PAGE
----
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Former House Speaker Gingrich Calls for Signature of SB 9
September 21, 2012
Former Republican Speaker of the House urges Governor to Sign Yee’s Bill to Give Youth Offenders a Second Chance
SACRAMENTO – Former Republican Speaker of the House and former conservative presidential candidate Newt Gingrich today called on Governor Jerry Brown to sign legislation that would give youth serving life without parole an opportunity to earn a second chance.
The governor has nine days to act on Senate Bill 9 – The Fair Sentencing for Youth Act – authored by Senator Leland Yee (D-San Francisco/San Mateo).
In an op-ed in the U-T San Diego, Gingrich and former Assembly Republican leader Pat Nolan wrote:
“Our laws often ignore the difference between adults and teens, and some youngsters are sentenced to life in prison without parole (LWOP). Despite urban legends to the contrary, this law has no exceptions: A teen sentenced to LWOP will die in prison as an old man or woman. No exceptions for good behavior, no exceptions period. No hope.
We are conservative Republicans, and we believe that some people are so dangerous that we must separate them from our communities. That is what prisons are for. But sometimes we overuse our institutions. California’s teen LWOP is an overuse of incarceration. It denies the reality that young people often change for the better. And it denies hope to those sentenced under it.
We urge Gov. Brown to sign SB 9, and thereby restore the chance for these inmates to transform their lives and become good citizens.”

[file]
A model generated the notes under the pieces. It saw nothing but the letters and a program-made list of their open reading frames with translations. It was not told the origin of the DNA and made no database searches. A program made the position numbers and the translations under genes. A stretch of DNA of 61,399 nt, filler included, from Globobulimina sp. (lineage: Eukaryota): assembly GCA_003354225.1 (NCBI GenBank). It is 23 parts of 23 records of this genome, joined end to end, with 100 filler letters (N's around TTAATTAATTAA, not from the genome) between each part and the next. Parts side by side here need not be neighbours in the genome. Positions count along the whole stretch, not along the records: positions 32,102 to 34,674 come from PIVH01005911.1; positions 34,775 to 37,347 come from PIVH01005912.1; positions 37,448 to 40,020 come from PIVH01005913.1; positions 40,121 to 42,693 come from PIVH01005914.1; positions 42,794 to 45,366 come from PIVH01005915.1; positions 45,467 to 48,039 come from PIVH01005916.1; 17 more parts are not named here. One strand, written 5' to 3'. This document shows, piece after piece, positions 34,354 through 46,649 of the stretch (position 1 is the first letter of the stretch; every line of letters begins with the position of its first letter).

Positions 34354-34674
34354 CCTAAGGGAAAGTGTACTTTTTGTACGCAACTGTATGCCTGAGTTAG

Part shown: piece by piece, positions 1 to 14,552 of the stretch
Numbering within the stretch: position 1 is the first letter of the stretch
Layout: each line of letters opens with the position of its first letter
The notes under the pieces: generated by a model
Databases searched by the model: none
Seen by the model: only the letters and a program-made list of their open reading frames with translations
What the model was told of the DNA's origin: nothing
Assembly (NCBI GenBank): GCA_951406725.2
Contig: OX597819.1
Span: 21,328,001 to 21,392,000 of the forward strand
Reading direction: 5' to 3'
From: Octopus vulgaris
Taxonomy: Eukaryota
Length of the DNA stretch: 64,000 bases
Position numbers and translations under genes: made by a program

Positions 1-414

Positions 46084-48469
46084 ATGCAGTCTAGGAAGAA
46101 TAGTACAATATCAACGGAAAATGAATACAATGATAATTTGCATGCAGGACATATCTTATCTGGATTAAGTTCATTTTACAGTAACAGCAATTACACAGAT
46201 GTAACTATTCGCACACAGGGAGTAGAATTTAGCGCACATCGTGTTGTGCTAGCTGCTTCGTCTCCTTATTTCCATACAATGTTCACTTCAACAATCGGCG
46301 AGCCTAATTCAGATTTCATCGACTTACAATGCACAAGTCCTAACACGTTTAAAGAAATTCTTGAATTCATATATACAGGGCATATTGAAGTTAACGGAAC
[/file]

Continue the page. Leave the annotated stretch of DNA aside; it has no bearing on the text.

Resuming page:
“While we do not often agree, I must commend Newt Gingrich and Pat Nolan for having the courage and understanding to support SB 9,” said Yee. “They have put redemption before fear, and rehabilitation before retribution. I look forward to the Governor’s signature so that we can finally give our youth an opportunity to earn a second chance.”
Under Senate Bill 9, courts could review cases of juveniles sentenced to life without parole (LWOP) after 15 years, potentially allowing some individuals to receive a new minimum sentence of 25 years to life. The bill would require the offender to show remorse and be working towards rehabilitation in order to submit a petition for consideration of the new sentence.
Currently, prosecutors and judges have discretion on whether to pursue LWOP for juveniles. However, several cases call such discretion into question.
One such case involves Christian Bracamontes, who was 16 and had never before been in trouble with the law. One day when Christian's friend said, “Hey do you want to rob this guy?” Christian replied in what can only be described as a quintessential adolescent response, “I don't care.” When the victim refused to comply with his friend's demand, Christian said he thought the bluff was called, and he remembered turning away and bending down to pick up his bike and leave, when he heard a gunshot.
The prosecutor offered a lower sentence, but in Christian's teenaged mind he could not see how he would be responsible for the other person's actions and he turned down that deal. The DA was quoted in the newspaper as saying, “It's hard for teenagers to understand concepts like aiding and abetting.” Christian was found guilty of first degree murder and sentenced to life in prison without parole.
Contact: Adam J. Keigwin,